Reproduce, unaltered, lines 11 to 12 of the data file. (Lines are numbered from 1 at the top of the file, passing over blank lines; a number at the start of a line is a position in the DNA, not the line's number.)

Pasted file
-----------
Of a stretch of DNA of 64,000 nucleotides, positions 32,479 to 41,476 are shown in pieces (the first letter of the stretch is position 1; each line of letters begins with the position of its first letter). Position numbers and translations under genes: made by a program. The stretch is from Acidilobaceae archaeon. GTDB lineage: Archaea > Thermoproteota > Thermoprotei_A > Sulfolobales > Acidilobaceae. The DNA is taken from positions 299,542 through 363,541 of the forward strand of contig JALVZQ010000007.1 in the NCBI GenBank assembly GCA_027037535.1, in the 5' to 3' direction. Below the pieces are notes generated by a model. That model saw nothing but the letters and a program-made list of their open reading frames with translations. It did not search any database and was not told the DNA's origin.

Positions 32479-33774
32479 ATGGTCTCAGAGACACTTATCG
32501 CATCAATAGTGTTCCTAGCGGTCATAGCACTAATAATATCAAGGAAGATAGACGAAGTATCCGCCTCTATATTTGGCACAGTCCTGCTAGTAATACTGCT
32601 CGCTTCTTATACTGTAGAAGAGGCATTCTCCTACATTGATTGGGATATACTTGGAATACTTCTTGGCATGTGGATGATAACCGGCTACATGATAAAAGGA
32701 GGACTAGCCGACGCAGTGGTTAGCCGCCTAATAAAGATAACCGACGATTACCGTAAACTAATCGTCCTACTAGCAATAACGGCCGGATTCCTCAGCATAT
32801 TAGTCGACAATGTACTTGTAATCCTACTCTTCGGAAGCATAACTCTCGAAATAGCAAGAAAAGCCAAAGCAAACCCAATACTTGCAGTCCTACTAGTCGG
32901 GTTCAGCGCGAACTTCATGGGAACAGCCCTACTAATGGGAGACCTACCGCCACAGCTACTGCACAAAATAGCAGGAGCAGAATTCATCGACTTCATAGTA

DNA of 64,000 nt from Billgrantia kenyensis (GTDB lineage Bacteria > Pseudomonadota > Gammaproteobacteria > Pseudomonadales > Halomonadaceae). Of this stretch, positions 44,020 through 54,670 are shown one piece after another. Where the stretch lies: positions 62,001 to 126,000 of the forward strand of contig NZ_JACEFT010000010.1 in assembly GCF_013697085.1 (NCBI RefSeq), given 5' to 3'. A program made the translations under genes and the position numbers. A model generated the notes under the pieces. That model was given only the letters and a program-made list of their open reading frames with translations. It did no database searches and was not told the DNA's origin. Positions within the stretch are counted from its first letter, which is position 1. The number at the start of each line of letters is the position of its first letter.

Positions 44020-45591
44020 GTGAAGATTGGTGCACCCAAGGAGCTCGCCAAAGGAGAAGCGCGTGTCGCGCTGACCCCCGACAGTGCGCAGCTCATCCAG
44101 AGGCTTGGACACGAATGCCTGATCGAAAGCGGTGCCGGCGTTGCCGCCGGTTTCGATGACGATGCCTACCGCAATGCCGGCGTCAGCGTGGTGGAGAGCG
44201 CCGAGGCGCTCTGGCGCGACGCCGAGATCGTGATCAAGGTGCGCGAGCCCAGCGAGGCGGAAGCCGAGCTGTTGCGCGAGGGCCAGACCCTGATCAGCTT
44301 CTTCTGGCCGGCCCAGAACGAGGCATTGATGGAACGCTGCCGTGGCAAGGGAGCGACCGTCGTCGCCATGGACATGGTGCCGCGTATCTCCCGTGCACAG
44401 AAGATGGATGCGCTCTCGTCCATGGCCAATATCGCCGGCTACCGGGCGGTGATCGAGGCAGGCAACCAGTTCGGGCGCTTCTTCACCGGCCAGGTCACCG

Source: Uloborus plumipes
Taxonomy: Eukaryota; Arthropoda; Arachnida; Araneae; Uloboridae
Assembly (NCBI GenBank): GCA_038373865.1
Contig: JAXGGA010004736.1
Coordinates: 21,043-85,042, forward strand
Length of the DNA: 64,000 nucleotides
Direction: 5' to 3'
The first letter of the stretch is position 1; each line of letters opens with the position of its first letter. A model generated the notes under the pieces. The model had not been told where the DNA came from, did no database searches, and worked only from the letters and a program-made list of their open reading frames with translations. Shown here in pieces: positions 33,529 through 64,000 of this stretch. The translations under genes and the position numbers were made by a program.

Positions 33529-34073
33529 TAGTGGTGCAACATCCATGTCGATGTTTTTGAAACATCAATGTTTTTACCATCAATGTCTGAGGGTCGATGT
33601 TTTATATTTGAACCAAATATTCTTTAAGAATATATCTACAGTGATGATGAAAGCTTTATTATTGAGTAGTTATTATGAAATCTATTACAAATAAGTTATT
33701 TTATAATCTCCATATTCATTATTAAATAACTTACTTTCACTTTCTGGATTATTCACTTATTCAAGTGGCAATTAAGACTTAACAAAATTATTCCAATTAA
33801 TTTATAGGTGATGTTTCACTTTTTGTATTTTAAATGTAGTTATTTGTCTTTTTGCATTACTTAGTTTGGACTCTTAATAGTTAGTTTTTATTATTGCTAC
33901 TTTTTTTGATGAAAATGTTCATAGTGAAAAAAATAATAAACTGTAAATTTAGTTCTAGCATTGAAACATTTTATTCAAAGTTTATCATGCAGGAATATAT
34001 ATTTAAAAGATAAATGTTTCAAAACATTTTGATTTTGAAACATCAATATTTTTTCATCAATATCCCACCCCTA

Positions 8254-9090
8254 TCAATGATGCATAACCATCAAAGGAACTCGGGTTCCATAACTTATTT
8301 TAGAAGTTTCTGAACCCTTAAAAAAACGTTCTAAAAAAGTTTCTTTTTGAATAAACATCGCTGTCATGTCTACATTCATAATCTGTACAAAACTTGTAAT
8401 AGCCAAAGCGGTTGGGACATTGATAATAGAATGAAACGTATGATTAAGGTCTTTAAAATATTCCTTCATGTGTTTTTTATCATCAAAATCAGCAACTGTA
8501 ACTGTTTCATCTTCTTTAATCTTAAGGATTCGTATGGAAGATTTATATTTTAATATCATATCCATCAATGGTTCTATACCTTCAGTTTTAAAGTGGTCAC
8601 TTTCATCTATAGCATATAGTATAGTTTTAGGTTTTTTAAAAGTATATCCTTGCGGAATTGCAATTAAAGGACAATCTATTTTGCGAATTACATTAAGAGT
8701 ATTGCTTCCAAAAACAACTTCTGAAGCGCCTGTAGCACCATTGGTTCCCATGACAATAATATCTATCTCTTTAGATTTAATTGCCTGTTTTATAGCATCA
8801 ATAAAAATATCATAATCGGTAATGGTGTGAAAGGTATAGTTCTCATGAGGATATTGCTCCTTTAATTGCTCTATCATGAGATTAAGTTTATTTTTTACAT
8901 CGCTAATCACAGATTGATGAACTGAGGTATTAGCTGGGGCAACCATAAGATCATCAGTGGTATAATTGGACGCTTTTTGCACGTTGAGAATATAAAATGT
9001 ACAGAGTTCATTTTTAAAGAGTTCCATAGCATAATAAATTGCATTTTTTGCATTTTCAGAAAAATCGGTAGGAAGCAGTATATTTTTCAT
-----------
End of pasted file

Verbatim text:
44020 GTGAAGATTGGTGCACCCAAGGAGCTCGCCAAAGGAGAAGCGCGTGTCGCGCTGACCCCCGACAGTGCGCAGCTCATCCAG
44101 AGGCTTGGACACGAATGCCTGATCGAAAGCGGTGCCGGCGTTGCCGCCGGTTTCGATGACGATGCCTACCGCAATGCCGGCGTCAGCGTGGTGGAGAGCG